Volume 10, Issue 2 | Autumn 2011

Remembering the Past in Restoration France: An Expiatory Chapel for Marie-Antoinette

main_indexMarie-Antoinette’s expiatory chapel, which was built in 1816 in the Queen’s former prison cell at the Conciergerie in Paris, exemplifies the royalist cult of remembrance in Restoration France. Examining its propagandistic content and relevance as an historical site, this article argues that the memorial shows both an interpretive and an antiquarian approach to history and mirrors the awakening of nineteenth-century modern historical consciousness.

Infesting the Galleries of Europe: The Copyist Emma Conant Church in Paris and Rome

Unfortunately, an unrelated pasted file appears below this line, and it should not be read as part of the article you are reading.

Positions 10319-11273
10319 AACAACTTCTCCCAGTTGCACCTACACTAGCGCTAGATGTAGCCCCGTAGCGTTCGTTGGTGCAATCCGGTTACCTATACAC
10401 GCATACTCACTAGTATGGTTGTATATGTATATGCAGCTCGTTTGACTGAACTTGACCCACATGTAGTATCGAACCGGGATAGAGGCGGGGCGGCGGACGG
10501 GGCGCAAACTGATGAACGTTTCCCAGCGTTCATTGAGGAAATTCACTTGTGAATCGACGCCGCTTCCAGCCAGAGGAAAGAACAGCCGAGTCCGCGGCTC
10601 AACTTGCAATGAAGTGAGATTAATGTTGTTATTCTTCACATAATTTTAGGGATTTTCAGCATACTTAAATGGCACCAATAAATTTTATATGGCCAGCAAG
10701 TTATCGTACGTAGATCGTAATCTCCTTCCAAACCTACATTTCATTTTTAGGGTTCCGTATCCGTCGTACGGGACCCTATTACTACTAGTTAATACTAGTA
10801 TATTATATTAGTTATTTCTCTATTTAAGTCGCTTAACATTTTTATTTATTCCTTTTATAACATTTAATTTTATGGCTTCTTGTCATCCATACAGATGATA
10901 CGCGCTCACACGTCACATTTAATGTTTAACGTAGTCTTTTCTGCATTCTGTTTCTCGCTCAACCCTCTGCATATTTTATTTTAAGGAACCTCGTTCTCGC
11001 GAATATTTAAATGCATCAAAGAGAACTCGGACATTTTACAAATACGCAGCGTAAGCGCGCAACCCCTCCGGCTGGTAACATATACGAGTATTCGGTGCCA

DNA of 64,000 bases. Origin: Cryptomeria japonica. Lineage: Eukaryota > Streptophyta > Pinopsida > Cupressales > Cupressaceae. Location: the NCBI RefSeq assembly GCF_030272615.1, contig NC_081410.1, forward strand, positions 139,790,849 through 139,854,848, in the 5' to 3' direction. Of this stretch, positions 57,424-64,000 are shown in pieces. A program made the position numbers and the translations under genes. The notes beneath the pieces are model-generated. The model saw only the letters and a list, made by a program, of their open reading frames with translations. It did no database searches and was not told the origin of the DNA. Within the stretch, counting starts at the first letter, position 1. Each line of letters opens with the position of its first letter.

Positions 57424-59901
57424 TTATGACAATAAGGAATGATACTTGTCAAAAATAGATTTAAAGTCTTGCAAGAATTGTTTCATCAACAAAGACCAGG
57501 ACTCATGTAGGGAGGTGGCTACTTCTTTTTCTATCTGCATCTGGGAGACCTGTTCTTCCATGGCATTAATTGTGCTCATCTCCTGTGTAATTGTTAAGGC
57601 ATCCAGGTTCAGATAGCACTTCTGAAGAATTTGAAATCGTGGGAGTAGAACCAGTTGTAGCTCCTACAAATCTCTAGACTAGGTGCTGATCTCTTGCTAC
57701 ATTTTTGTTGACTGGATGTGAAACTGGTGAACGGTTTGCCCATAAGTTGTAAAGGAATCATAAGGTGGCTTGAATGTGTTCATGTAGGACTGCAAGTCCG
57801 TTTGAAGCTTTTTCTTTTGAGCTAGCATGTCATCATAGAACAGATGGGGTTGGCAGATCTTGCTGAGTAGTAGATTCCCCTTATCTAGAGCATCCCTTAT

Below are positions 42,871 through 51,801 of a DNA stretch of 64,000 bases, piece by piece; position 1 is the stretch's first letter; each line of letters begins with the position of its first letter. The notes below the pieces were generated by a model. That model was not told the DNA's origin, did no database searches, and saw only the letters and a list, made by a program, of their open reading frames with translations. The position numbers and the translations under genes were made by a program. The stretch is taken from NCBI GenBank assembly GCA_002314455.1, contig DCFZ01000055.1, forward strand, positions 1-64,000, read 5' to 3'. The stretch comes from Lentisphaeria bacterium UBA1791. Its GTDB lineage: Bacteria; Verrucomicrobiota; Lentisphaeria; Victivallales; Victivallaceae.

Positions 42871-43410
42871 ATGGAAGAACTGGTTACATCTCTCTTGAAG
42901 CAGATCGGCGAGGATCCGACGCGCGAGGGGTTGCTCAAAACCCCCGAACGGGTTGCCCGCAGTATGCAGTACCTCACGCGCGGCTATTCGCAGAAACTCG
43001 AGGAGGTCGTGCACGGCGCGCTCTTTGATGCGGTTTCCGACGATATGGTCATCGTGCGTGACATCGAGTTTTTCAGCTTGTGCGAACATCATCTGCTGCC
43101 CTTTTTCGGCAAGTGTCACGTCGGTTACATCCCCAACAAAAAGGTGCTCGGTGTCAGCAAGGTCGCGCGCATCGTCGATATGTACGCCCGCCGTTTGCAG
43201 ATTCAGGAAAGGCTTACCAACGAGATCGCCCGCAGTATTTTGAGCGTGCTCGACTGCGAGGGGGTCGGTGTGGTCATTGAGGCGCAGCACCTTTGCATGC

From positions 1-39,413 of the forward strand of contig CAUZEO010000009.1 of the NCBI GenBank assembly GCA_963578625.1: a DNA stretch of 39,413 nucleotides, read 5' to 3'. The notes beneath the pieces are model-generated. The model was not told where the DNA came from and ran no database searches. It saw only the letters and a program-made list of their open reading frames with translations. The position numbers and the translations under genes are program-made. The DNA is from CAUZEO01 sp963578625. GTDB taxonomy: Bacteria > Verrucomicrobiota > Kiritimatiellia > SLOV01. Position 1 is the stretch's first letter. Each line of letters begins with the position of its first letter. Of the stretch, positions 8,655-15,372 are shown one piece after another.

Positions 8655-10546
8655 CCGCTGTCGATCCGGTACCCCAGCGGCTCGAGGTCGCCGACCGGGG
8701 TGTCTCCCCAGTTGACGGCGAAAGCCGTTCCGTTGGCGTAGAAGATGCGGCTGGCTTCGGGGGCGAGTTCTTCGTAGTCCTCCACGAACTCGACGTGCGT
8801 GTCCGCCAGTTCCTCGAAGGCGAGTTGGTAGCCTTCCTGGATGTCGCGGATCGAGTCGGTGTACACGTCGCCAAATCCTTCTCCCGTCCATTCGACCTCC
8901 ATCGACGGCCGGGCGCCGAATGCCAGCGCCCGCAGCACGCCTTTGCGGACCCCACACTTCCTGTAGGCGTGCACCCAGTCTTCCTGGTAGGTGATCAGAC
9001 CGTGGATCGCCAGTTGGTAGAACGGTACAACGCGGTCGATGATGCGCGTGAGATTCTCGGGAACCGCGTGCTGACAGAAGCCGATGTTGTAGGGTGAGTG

main_indexEmma Conant Church (1831–1893) was an American artist who had a successful career painting both original works of art and Old Master copies in the United States and Europe. She became part of the sizable foreign artist communities in Paris and Rome, where American artists, and particularly female artists, attracted much attention. In the era before originals and photographs were widely available and affordable, women like Church enjoyed great success – and an emancipated lifestyle – by catering their artistic production to the needs of travelers who sought out souvenirs of their time abroad.

newd_indexA Nineteenth-Century Copy of Giovanni Bellini’s Madonna degli alberetti from the Collection of Théophile Gautier
by Paolo Tortonese


newd_indexTwo Parisian Porcelain-mounted Tables by Louis-François Bellangé
by Sylvain Cordier



newd_indexHenri de Toulouse-Lautrec’s Au Cirque: Ecuyère (At the Circus: The Bareback Rider)
by Gloria Groom

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Terra Foundation Fellowships in American Art
at the Smithsonian American Art Museum
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